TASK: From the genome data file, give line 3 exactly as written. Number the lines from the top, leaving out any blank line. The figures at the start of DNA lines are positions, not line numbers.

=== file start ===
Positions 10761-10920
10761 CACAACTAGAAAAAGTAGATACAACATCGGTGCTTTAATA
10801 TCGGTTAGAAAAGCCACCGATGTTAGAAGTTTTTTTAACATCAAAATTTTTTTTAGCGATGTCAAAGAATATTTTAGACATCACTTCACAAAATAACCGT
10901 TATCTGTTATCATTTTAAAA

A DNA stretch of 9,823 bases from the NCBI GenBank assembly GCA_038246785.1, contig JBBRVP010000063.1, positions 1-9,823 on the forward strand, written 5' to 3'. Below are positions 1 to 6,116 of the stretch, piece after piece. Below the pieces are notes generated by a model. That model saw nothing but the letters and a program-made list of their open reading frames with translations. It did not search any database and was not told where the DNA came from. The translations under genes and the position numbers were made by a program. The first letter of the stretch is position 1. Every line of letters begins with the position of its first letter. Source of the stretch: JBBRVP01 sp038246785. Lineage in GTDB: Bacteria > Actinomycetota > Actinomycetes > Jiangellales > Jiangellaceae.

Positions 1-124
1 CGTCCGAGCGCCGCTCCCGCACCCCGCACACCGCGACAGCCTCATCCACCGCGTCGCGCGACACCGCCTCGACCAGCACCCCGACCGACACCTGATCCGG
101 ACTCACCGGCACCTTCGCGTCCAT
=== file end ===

10801 TCGGTTAGAAAAGCCACCGATGTTAGAAGTTTTTTTAACATCAAAATTTTTTTTAGCGATGTCAAAGAATATTTTAGACATCACTTCACAAAATAACCGT